A former Government chief commercial officer who became an adviser to Greensill Capital while still working as a civil servant has insisted there was no conflict of interest, amid questions over the firm’s lobbying.
Bill Crothers told MPs on the Public Administration and Constitutional Affairs Committee (PACAC) that his intention was to follow the rules “in spirit and in form” when appointed to Lex Greensill’s collapsed financial services firm.
Links between Greensill Capital, a company which was founded by the financier, the Government and David Cameron have come under scrutiny amid controversy over the former prime minister’s lobbying on behalf of the firm.
Mr Crothers began advising Greensill in September 2015 but remained in his Civil Service role until November that year, after which he carried on working for the financial services firm.
The businessman told MPs: “My intention was to completely follow the rules, in spirit and in form. I was transparent in all that I did and no conflict happened.”
Mr Crothers, who had a long career at Accenture before moving to Whitehall, said it was always his intention to return to the private sector and that he had expressed this to colleagues.
He said that after eight years in the Civil Service, his initial plan was to leave the position of chief commercial officer and immediately contract back as an adviser, while also becoming an adviser with Greensill.
But Mr Crothers said that the Whitehall ethics chief at the time, Sue Gray, advised that it would be more appropriate instead to become a part-time civil servant while taking on the Greensill role.
“In the press, the phrase ‘double-hatting’ has been used, and I just feel that is not appropriate – this was a transitional arrangement,” he told MPs.
Mr Crothers said that at the time, Greensill did not have any public sector work and that his responsibilities in the Civil Service were amended after taking on the position at the private firm.
Also appearing before MPs, Sir John Manzoni, permanent secretary for the Cabinet Office between 2015 and 2020, defended the decision to allow Mr Crothers to take on the role at Greensill while working as a civil servant.
He told the committee: “I think it’s easy to throw outrage at this because it sounds so terrible, but I have to say, first of all it’s a complicated area, but second, understand the timeline.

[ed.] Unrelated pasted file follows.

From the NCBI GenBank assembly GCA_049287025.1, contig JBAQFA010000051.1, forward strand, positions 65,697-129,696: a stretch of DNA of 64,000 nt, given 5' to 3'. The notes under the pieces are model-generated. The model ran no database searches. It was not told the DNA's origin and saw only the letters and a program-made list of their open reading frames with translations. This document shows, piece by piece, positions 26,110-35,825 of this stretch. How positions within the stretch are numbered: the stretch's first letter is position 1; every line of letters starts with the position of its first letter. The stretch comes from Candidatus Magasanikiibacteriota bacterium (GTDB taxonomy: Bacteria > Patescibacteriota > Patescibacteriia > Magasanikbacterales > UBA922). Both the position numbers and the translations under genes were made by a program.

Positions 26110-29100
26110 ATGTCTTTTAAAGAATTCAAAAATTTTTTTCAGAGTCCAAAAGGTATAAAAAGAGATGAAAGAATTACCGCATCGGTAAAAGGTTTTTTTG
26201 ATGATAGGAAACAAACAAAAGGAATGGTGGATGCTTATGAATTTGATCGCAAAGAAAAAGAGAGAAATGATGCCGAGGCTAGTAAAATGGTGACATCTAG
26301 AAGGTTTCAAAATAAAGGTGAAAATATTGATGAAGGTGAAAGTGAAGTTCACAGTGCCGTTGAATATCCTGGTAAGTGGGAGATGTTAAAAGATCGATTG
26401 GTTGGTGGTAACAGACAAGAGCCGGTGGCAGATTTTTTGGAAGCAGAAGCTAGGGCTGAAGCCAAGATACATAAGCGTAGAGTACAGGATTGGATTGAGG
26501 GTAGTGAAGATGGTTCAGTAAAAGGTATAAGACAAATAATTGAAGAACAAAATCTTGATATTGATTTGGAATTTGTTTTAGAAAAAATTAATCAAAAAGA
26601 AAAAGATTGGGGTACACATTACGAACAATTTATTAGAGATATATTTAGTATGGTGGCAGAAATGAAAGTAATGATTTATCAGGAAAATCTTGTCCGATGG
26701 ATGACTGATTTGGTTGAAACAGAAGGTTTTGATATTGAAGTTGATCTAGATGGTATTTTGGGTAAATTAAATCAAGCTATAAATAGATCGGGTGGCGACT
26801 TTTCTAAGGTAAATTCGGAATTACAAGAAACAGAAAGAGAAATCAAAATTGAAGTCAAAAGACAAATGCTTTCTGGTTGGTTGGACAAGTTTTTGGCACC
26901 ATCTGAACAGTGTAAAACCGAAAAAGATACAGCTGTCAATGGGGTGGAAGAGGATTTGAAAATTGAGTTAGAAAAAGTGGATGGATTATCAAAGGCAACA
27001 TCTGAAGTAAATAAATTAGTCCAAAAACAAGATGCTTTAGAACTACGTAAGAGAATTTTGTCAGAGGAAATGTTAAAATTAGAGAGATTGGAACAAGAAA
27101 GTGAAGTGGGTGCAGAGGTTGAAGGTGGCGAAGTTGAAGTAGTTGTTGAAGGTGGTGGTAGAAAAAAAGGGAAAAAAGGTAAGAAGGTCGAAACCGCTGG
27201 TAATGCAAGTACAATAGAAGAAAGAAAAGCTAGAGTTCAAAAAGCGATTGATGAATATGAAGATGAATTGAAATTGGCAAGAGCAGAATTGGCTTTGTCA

“Do I think we might have been able to be tighter? Yes, fully accepted, but I don’t think there was mal-intent.”
Mr Crothers said that he had discussed joining the board of Greensill with the late former Cabinet secretary Sir Jeremy Heywood, who Mr Crothers said had been “extremely positive” about the prospect.
“He said to me that Lex Greensill was a man of the highest integrity and he was supportive of me joining Greensill Capital’s board,” he added.
Mr Crothers said that the endorsement from Sir Jeremy, who died in 2018, was “clearly an influence” in his decision to join the company as an adviser, a role which initially worked out at one day a month.
The businessman said that Sir Jeremy had also “made it clear” that he would like Mr Greensill to become a crown representative in the Cabinet Office, a role the Australian financier was appointed to in 2014.
Ex-Cabinet Office minister Lord Maude of Horsham also appeared before the PACAC committee on Tuesday, as part of its inquiry into matters of public interest around the Greensill controversy.
He said that Sir Jeremy had brought Mr Greensill into Government and had introduced him as “a very clever guy who is going to help you save lots of money” with his supply chain finance proposals.
Lord Maude said that he did not think Mr Greensill’s ideas “stacked up” and could not see how it might help his team, which was tasked with cutting the costs of running the Government following the 2008 financial crash.
Lord Maude authorised Mr Greensill’s initial temporary appointment to the Cabinet Office as an adviser in 2012, but he told MPs: “I have been told that I authorised it, but I have absolutely no recollection of it.”
Details have continued to emerge in reports over recent months, including a business card from Mr Greensill, which saw him titled a “senior adviser, Prime Minister’s office” with a personal Number 10 email address.
Lord Maude said that it was “surprising that he had all that Number 10 paraphernalia” when asked by MPs if it was normal for unpaid advisers to have this level of access.
Greensill provided so-called supply chain finance to businesses, which meant the finance firm would pay a company’s invoice immediately after it was sent, therefore cutting out the usual delay which can restrict companies’ cash flows.
The company was placed into administration in March, threatening thousands of UK jobs at Liberty Steel, which was dependent on its finance.
Nigel Boardman has been tasked by Prime Minister Boris Johnson with looking into the Government’s use of supply chain finance, while committees other than PACAC have launched their own inquiries into the Greensill controversy.
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